Gates is a renowned guitarist / composer on the 21st century American
instrumental guitar scene. In 2014, Jack released his solo album,
Voyage Of The Troubadour and in 2017 he follows with a batch
of all new studio tracks called Bring The Flavors.
Featuring Jack performing on both nylon string guitars and electric
guitars, sometimes in the same song, the fourteen track, 55 minute
Bring The Flavors is filled with jazzy and meditative grooves
that reflects Jacks interest in World Music, especially Latin,
Brazilian and South American music. Commenting on Bring The Flavors,
Jack explains, This album was written and recorded while
I was living in a forest in the mountains above Santa Cruz, California,
where I was studying Tibetan Buddhism. The music has a peaceful quality
and is certainly an outgrowth of meditation and being close to nature."
Recorded in the mountains of Northern California, Bring The
Flavors features Jack in the recording studio backed up by a band
of like-minded players, including the rhythm section of Steve Robertson
(drums, percussion) and Stan Poplin (acoustic bass), along
with Damien Masterson (harmonica) and Michal Palzewicz (cello).
Jack Gates has released a number of critically acclaimed solo albums
over the years, as well as playing and writing duo albums with sitar
player Tim White, who serves as remix advisor on Bring The
Flavors. Blending 14 tracks of contemporary instrumental jazz,
on Bring The Flavors Jack Gates serves up a sublime mix of
guitar-based sounds. www.jackgatesmusic.com
presents an interview with
Your 2017 album, Bring The Flavors is one of the finest guitar
albums of the year. You say it takes an approach like cooking, where
you add in a range of spices to come up with something fresh. Also
what spices are on the cover? You also mention Tibetan Buddhism as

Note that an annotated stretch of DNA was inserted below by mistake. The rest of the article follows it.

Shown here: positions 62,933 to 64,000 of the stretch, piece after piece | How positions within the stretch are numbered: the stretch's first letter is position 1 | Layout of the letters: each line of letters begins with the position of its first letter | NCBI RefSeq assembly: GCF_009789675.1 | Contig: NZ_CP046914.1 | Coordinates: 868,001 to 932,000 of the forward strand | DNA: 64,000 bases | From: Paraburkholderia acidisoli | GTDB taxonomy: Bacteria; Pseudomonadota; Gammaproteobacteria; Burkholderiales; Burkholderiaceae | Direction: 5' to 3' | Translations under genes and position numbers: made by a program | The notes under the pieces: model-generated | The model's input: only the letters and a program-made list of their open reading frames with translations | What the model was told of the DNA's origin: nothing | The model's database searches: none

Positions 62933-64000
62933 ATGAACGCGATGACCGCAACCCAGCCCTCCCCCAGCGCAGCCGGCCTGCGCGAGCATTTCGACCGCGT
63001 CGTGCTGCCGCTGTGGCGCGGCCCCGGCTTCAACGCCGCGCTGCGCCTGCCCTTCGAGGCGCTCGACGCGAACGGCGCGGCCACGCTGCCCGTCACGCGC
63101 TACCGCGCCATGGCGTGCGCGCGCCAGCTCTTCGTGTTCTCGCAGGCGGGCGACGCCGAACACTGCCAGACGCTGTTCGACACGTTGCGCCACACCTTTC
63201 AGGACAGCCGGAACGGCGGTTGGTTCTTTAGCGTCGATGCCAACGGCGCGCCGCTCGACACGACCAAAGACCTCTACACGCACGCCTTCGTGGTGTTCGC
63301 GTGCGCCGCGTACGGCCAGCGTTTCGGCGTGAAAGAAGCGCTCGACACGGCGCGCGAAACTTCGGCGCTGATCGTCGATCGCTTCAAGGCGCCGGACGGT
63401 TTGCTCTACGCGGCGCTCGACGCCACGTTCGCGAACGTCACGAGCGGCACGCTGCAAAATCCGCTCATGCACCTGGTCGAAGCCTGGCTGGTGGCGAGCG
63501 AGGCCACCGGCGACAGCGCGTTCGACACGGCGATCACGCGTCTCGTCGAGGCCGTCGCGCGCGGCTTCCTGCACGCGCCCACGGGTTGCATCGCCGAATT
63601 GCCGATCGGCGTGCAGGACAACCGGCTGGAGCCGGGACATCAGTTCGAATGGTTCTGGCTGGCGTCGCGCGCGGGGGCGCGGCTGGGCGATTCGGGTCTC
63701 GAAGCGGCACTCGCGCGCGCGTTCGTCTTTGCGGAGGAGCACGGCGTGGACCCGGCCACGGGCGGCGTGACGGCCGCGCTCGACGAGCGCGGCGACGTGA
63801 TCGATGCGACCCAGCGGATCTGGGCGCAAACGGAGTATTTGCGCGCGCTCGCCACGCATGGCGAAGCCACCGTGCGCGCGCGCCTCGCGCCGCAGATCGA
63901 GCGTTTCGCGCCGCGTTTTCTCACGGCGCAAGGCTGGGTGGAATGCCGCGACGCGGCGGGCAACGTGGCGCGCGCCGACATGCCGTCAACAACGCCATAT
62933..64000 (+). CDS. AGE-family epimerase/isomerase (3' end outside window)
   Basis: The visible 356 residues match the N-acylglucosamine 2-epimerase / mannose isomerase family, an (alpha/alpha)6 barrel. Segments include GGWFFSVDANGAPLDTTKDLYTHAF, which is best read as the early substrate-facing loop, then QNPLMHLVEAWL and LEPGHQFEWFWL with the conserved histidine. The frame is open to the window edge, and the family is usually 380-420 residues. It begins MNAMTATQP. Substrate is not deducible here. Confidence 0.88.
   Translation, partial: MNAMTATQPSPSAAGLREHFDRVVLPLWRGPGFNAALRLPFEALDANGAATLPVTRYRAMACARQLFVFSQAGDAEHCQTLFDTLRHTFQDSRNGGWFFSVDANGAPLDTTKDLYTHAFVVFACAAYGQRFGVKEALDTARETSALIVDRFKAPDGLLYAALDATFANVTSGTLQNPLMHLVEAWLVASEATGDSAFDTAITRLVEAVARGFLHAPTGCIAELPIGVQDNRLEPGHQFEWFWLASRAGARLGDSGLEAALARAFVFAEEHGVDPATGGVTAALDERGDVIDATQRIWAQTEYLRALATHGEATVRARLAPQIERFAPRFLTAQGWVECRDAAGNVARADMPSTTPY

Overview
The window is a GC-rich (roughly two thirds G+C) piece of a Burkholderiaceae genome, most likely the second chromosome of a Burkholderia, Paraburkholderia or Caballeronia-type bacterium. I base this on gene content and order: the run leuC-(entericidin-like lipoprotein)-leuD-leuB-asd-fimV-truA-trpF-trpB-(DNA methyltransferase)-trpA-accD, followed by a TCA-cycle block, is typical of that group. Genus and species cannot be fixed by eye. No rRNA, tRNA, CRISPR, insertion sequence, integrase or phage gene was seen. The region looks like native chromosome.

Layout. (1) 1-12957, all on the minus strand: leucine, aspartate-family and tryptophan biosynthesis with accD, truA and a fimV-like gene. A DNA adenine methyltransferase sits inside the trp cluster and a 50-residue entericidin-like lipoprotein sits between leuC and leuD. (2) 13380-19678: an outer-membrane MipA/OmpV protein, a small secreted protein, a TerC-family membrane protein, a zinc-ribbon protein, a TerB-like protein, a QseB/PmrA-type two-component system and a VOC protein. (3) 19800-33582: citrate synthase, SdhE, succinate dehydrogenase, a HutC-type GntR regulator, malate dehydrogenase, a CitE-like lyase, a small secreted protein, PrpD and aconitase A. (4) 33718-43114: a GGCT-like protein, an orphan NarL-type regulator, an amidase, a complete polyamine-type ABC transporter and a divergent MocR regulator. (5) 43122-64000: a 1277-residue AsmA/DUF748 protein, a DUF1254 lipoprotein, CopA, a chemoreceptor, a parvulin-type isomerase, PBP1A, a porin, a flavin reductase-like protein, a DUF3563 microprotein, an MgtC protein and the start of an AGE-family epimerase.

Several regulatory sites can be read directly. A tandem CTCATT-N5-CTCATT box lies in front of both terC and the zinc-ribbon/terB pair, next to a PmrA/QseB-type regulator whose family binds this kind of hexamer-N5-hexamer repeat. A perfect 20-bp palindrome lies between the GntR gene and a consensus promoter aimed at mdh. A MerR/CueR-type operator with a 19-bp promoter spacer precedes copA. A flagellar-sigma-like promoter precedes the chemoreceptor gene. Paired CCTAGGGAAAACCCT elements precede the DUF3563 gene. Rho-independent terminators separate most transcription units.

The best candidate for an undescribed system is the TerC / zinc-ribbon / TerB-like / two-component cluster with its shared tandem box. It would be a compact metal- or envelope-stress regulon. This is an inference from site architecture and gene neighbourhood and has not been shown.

being an influence. How did both cooking and Buddhism add to your
musical approach on Bring The Flavors?
Jack Gates: I feel that there is a relationship between
flavors and sonic qualities. What Im trying to convey is an
almost palpable aroma or sensation through the music. I think that
the acoustic guitar is particularly well-suited to this process.
The spices on the cover are from a region of India called Kerala.
Buddhism provides a method for developing-self understanding. It also
helps to focus the mind and transform negative thinking.
mwe3: How do you maintain such a peaceful sonic outlook on
Bring The Flavors? With the world so stressful these days especially,
do you align music in a way as to soothe the beast so to speak? New
Age and Classical influenced jazz is very popular these days no doubt
but people are looking to music as an aural form of meditation.
Jack Gates: The challenge for me is to tune out the world of
technology, email and news. If I can get up in the morning with a
fresh perspective, perhaps with a view of the forest, my mind is clear
enough to allow the natural music inside of me to emerge.
The other aspect is choosing a recording environment that is free
of distractions. Ive been lucky to work with Justin Mayer at
Bear Creek. He really has designed his studio to be transparent to
the user and he also brings that approach to his recording technique.
mwe3: You studied guitar with classical legends David Tanenbaum
and Julian Bream. What did you learn from your early guitar teachers
and how did they influence your own music performance and writing?
Gates: David was my main teacher, he aligned my hands for correct
positioning and taught me how to read a score and the elements of
creative interpretation within the historical context. The Bream master
class, which I audited, was a revelation of sonic possibilities. Julian
Bream could get more varied timbres out of the instrument than any
guitarist of his time.
mwe3: You like to combine classical guitar with jazz and even
some progresive influences. How do you approach and blend all those
genres and styles that sit side by side on Bring The Flavors?
Jack Gates: It was a very gradual process over many decades
of trial and error. I've been lucky in that my career as an on-call
guitarist has pushed me into live performance and studio situations
where I had to quickly adapt to many different styles of music.
I wouldnt suggest that any guitarist try to emulate that approach.
Really, Ive used classical guitar as a tool for my own compositional
purposes rather than as a career classical performer.
Electric guitar with overdrive is a very different animal than an
unamplified nylon string instrument. It requires a completely different
touch and attack of the note.